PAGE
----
I've listened to Wally Backman manage (on the radio). I've watched Wally Backman manage (on TV). I've seen Wally Backman manage (in person). I know first hand how he operates on the baseball field. I've seen the type of strategy he utilizes, I've seen how he's constantly pumping his players up and offering advice. I've seen how, before every inning starts, he stands behind home plate analyzing the opposing team's pitcher before he jogs over to 3rd base (where he coached last year on top of his managing responsibility). I know how I feel about Backman. Here's how his players feel about him:
Dan Uggla- “He’s one of my all-time favorite managers -- just people in baseball, bottom line. He really cares about the game. He really cares about his players. And he cares about winning. Wally, I know he’s been through some tough times, but he is seriously one of the best guys I’ve ever met in baseball. He helped me out a ton. He’s very passionate with protecting his players.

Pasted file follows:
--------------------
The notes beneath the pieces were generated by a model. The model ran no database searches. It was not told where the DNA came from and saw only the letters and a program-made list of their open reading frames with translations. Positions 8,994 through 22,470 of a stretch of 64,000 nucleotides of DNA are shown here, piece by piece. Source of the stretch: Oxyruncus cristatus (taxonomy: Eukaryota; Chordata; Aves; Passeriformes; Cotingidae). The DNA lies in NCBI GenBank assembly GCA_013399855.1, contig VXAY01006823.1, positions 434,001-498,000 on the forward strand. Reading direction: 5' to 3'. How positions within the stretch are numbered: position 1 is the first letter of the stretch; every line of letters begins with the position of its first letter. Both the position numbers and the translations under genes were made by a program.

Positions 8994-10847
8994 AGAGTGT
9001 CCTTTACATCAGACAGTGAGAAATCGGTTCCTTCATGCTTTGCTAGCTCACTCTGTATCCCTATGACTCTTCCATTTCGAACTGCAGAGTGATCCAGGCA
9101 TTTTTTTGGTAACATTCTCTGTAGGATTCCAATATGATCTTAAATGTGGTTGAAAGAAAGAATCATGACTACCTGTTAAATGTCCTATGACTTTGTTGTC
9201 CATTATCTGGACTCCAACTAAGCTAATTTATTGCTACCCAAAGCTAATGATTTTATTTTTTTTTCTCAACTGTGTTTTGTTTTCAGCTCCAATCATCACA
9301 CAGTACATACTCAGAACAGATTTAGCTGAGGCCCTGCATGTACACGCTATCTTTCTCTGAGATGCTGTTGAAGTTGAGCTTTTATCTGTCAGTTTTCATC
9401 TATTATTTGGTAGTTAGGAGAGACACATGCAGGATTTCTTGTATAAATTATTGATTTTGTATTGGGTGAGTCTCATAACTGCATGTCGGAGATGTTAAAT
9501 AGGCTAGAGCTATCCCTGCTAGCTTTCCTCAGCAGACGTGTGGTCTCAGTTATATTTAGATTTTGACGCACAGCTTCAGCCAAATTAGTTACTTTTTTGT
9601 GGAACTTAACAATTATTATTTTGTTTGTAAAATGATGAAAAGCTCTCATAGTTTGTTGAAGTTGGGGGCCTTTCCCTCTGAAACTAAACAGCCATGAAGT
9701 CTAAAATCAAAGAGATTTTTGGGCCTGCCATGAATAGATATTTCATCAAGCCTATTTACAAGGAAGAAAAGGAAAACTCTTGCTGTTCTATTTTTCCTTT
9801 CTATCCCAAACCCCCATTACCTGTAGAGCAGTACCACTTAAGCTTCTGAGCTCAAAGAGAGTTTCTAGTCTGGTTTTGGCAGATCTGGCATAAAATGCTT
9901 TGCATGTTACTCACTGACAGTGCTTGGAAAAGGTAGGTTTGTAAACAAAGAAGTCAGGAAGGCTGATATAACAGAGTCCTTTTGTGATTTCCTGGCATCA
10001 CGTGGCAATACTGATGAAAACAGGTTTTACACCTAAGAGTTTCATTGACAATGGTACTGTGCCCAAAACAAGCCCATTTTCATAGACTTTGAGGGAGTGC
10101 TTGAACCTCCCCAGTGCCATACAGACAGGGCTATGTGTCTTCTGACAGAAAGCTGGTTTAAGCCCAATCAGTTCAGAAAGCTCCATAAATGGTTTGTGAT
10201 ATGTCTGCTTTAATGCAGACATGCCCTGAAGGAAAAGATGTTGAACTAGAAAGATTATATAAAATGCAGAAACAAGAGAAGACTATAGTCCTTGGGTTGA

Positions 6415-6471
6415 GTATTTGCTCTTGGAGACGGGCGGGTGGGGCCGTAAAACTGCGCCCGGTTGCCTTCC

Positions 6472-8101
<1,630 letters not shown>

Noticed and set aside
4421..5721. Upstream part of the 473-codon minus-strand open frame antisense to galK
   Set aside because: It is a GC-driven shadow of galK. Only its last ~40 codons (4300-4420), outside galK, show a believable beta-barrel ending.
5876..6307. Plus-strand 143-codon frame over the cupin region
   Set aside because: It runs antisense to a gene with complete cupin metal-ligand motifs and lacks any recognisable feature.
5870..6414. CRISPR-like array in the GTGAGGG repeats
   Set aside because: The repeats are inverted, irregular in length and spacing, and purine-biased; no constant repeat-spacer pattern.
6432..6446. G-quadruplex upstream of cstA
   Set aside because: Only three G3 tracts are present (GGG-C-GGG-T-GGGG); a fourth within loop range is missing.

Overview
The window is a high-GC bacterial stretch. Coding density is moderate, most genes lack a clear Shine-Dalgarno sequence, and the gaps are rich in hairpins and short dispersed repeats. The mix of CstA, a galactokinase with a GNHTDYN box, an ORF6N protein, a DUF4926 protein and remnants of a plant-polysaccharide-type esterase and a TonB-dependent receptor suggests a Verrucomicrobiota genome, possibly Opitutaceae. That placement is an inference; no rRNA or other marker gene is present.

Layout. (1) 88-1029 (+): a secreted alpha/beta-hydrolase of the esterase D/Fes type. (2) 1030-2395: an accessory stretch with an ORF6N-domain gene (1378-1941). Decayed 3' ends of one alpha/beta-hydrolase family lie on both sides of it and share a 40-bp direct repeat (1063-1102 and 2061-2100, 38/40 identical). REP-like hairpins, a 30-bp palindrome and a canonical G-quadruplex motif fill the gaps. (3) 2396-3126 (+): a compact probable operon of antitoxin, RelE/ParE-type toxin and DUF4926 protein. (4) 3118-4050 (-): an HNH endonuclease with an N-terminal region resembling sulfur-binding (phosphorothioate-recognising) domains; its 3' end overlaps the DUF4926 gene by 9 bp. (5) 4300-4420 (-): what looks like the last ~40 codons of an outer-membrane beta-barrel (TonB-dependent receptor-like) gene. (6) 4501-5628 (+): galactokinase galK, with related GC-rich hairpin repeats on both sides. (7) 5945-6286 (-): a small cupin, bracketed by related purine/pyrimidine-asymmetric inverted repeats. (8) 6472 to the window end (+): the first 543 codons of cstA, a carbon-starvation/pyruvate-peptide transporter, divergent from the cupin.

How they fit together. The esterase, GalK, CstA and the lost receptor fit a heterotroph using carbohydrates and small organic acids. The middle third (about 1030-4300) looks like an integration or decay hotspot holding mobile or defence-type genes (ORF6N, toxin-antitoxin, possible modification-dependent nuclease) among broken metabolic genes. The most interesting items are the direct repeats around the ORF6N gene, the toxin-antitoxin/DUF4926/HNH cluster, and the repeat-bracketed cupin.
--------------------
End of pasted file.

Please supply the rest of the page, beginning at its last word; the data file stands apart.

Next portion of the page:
I’ll tell you what, if you play for Wally Backman, you’re going to be able to run through a brick wall, because we have the same emotions toward him as he has toward us. I mean, I would have run through a brick wall for him. Everybody is playing hard -- I think playing above their ability -- when they play for a guy like that."
Jeremy Reed - 'He’s definitely the best manager that I’ve had throughout the minor leagues. He puts people in situations to succeed. He’s a fiery guy, a hard-working guy and a guy that when you play for him, you want to succeed so much because of the way he goes about his business every day. Every day we had to work tremendously hard to get better before the game. And then after the game, if things kind of didn’t go our way, he was still the same way and still respected the player. He didn’t bash the player. Sometimes you get a cold shoulder from a manager. He was the same every day, and it was fun to go to the park every day. I played every day for him, but he would let me know ahead of time if I wasn’t in there.